A plantar fibroma is a benign nodule that grows on the bottom of the foot that usually appears in adults. It is typically slow growing and measures less than an inch in size. More invasive, rapid-growing and multiplanar fibromas are considered plantar fibromatosis. Both are benign tumors made up of cells found in ligaments called fibrocytes. Fibromas can also occur in the palmar fascia of the hands – often called trigger finger.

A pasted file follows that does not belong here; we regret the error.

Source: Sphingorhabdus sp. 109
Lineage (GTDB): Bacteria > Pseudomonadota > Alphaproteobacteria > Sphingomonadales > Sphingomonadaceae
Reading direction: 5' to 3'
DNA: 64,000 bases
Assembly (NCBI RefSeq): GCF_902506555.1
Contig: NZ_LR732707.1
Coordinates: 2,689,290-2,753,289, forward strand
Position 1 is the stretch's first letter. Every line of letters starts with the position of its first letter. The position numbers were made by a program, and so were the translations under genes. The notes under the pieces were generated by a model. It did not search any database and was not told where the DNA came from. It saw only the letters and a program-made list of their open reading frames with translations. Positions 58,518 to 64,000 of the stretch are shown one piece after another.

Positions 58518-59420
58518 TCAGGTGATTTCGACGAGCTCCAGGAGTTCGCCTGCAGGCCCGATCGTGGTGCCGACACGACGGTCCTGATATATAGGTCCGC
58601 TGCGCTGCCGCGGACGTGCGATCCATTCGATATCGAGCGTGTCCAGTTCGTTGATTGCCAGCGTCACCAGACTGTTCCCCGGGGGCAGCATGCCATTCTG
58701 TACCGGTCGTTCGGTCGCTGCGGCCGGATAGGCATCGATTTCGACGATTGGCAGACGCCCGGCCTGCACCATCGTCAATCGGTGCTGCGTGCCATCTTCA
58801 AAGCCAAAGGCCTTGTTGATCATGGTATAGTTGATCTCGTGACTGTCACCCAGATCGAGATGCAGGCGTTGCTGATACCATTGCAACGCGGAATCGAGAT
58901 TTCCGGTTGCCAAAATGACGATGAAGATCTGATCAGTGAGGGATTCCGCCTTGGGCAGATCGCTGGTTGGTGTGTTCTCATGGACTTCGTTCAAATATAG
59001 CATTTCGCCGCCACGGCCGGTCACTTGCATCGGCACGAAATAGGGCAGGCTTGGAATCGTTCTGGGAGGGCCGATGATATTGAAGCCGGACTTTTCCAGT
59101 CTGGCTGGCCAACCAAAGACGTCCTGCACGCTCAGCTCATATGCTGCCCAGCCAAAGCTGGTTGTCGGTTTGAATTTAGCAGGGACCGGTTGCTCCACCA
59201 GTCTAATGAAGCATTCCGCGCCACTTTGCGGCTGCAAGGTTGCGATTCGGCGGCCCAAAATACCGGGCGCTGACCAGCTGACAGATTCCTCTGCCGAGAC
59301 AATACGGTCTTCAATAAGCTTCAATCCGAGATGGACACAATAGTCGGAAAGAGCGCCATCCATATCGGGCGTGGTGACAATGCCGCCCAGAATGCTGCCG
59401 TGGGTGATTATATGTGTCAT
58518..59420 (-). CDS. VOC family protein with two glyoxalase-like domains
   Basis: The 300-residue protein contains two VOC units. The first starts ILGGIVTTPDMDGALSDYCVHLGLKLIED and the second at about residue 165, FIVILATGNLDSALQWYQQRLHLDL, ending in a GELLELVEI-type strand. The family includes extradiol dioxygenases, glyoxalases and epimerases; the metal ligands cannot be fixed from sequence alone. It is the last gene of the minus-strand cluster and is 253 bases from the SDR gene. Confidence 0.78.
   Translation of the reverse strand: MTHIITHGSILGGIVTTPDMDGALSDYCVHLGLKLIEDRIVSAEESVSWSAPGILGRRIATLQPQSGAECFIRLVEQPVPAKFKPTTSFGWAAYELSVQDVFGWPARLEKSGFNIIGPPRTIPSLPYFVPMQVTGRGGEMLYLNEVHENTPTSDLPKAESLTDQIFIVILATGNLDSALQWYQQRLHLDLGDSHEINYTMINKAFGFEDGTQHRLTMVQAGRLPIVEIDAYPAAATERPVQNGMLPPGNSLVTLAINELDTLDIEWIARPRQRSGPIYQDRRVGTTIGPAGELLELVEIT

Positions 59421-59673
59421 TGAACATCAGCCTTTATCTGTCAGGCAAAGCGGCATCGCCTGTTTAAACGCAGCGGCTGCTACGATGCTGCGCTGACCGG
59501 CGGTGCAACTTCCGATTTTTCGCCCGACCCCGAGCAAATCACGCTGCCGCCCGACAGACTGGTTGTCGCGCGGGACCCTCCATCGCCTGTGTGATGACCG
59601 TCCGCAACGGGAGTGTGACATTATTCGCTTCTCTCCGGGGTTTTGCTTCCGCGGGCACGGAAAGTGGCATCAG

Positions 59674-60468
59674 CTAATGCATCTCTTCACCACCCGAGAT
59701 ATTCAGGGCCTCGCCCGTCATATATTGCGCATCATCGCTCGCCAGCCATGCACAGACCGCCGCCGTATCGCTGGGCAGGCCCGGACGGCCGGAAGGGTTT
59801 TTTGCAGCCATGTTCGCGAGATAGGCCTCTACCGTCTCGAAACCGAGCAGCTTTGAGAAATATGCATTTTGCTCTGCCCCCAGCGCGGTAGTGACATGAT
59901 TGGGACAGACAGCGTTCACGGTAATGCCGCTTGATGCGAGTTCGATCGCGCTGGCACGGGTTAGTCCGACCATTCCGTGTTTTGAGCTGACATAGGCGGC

Symptoms consist of a painful mass on the bottom of the foot, roughly in the middle of the arch. The mass may be painful with pressure or shoe wear. The cause is unknown but is thought to have a genetic component. Trauma to the foot does not seem to be a factor. As opposed to plantar warts, plantar fibromas reside in the deep fascia of the foot between the skin and the first (superficial) layers of muscle. Asymptomatic fibromas may be left untreated, whereas painful fibromas may be treated with an off-loading insole, anti-inflammatory injection, or surgical excision as a last resort.
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